Chicago - If you are having a hard time dealing with the thought of more snow, let me share some good news to dwell on instead.
Daylight Saving Time begins in a little more than two weeks. The sun will set at 6:54 p.m. on March 13. We have gained two hours and three seconds of daylight since the winter solstice on Dec. 21. By the spring equinox on March 20, we will have gained three hours and eleven minutes of daylight.
Last but not least, meteorological spring is now just four days away!
I've been posting about this week's snow system (or should we call it a storm?) all week. It's a long way from a snowpocalype or snowmaggedon type of storm, but it will have impacts on Thursday night's commute and Friday morning's too.
Let's look at the GEFS model ensemble. An ensemble is an excellent way to get a handle on what the models are thinking. Here is the National Weather Service explanation of how the Global Ensemble Forecast System works:
The Global Ensemble Forecast System (GEFS) is a weather forecast model made up of 21 separate forecasts, or ensemble members. The National Centers for Environmental Prediction (NCEP) started the GEFS to address the nature of uncertainty in weather observations, which are used to initialize weather forecast models.
The ensemble has a range of solutions for the snowfall starting late Thursday and lasting into the morning hours on Friday. The main system will bring most of the snow between 6 p.m. Thursday and through just past midnight.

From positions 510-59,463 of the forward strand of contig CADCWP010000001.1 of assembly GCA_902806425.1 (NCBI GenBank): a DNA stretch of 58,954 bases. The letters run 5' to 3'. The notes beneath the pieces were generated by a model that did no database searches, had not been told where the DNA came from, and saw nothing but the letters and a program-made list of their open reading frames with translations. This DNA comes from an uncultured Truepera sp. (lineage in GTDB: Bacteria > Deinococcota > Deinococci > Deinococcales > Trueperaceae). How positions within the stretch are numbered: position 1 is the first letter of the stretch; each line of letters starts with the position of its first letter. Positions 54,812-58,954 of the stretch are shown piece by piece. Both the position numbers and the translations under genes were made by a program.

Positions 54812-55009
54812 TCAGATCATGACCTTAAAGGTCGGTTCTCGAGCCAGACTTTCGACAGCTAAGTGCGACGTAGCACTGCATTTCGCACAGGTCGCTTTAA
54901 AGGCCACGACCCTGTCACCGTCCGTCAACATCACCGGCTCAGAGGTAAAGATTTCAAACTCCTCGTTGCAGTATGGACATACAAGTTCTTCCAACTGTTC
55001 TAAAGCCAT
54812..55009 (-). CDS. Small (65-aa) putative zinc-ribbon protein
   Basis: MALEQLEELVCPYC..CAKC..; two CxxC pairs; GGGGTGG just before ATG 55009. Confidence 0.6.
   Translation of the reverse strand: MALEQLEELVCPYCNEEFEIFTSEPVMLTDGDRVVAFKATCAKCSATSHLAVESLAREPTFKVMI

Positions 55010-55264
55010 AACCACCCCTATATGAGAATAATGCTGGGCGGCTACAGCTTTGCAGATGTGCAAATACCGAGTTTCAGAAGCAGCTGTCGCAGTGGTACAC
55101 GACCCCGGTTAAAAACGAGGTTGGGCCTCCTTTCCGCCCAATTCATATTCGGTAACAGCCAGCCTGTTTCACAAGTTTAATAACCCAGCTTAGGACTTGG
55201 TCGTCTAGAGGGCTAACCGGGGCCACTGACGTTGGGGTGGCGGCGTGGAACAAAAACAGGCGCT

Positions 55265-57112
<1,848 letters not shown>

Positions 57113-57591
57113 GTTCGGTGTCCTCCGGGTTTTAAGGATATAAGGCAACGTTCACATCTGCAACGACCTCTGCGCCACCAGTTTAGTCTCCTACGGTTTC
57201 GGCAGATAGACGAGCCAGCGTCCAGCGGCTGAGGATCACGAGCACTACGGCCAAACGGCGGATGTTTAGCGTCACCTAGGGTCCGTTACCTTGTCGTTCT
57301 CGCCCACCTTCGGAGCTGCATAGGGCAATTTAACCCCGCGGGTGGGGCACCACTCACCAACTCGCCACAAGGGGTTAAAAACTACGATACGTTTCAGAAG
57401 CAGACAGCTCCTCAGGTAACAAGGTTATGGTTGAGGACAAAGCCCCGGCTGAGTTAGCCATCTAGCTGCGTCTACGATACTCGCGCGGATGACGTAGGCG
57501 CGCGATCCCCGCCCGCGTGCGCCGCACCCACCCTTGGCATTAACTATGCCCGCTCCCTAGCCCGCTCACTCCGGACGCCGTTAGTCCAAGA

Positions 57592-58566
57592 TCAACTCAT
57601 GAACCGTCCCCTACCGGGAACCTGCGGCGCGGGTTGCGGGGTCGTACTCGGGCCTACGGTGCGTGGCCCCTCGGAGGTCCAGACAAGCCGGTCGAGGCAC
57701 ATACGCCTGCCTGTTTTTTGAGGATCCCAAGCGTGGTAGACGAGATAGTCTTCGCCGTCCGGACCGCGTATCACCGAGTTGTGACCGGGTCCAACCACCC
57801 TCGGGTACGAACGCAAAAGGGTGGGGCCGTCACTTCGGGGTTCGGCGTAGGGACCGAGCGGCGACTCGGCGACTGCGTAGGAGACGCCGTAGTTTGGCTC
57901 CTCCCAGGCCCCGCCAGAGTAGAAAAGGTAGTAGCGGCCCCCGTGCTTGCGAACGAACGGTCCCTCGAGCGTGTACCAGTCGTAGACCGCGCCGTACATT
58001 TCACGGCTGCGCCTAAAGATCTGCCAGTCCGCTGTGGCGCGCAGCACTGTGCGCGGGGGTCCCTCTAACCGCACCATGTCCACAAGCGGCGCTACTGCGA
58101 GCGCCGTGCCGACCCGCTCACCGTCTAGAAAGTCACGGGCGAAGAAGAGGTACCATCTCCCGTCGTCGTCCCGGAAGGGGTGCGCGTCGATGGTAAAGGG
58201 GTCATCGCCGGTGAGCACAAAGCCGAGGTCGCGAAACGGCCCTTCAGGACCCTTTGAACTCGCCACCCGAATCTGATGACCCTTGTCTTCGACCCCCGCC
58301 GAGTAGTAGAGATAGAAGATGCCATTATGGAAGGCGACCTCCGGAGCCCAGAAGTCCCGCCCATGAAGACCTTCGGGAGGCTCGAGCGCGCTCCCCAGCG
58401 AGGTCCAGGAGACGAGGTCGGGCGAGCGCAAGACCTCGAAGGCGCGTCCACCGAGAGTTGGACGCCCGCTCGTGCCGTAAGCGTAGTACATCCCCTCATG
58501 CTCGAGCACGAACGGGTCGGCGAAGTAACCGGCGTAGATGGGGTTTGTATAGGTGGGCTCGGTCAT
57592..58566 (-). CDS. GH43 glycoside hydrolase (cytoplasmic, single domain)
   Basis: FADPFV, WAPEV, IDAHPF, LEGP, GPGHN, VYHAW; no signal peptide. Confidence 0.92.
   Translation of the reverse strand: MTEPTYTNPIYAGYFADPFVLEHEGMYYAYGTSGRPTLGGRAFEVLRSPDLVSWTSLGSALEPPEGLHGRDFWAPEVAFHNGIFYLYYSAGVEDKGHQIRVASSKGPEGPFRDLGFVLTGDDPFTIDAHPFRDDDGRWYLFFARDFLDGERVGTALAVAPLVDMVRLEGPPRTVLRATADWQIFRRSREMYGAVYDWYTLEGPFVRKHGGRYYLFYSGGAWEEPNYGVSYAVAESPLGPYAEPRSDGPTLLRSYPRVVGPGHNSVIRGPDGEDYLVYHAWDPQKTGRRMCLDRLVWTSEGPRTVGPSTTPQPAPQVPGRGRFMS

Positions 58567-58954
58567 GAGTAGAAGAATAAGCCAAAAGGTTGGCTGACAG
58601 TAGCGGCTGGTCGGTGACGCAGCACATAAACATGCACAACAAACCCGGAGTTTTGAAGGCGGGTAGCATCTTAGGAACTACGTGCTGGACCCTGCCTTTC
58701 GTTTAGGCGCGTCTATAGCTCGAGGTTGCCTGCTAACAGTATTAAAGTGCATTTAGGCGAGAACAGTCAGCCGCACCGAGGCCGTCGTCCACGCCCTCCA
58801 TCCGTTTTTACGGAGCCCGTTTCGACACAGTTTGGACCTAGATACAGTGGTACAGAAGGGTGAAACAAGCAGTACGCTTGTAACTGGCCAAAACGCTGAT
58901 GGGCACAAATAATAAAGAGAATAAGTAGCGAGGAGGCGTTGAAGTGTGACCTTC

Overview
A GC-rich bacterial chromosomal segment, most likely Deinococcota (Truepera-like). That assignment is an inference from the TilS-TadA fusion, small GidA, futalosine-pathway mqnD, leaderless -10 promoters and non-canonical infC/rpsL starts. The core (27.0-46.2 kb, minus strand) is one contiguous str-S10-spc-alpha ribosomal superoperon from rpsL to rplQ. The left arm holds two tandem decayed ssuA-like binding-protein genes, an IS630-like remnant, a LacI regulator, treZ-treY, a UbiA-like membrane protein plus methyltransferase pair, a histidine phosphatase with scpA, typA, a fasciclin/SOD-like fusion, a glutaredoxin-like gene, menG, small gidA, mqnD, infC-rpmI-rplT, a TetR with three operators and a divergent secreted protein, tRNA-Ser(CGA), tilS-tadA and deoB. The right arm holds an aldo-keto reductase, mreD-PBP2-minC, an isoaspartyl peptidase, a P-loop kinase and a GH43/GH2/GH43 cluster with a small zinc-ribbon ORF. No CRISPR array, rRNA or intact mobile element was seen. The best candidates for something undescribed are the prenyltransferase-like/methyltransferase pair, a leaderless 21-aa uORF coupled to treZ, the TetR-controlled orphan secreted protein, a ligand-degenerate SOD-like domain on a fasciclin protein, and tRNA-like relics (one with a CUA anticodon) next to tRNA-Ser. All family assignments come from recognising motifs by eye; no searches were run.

Lake-effect snow will continue into the morning hours on Friday for some of us. The GEFS ensemble spits out a range of snowfall for O'Hare from as little as 1.5 inches to as much as nearly 5 inches. Most of the ensemble members are between 2 and 3.5 inches.
Now let's look at some individual model runs. The GFS model suggests around 2 inches to a bit over 3 inches for most of us. The higher amounts south of I-80 are from the system's snow. The bump in totals in the city and surrounding areas are probably from lake-effect enhancement and lingering lake-effect snow Friday.
The European model is calling for around 2 inches to just under 3 inches for northern Illinois and Indiana.
The HRRR model is squeezing out the most snowfall. It suggests most of the area will pick up around 2 to 5 inches. The higher amounts closer to Lake Michigan reflect lake-effect enhancement.
I am leaning more towards the HRRR model. I think most of us will see 2 to 4 inches with a few spots possibly seeing some 5 inch totals. The higher amount of that range (4 to 5 inches) will be in counties adjacent to the lakefront, like Cook County and Lake County in Illinois. Chicago itself should see between 4 to 5 inches in total.
More good news for those who aren't fans of snow and/or winter in general. The National Blend Of Models continues to forecast several days with highs in the 40s starting next Monday and continuing right through the following weekend.
So any snow that falls Thursday and Friday won't last long and there won't be additional snow at least through the first week of March.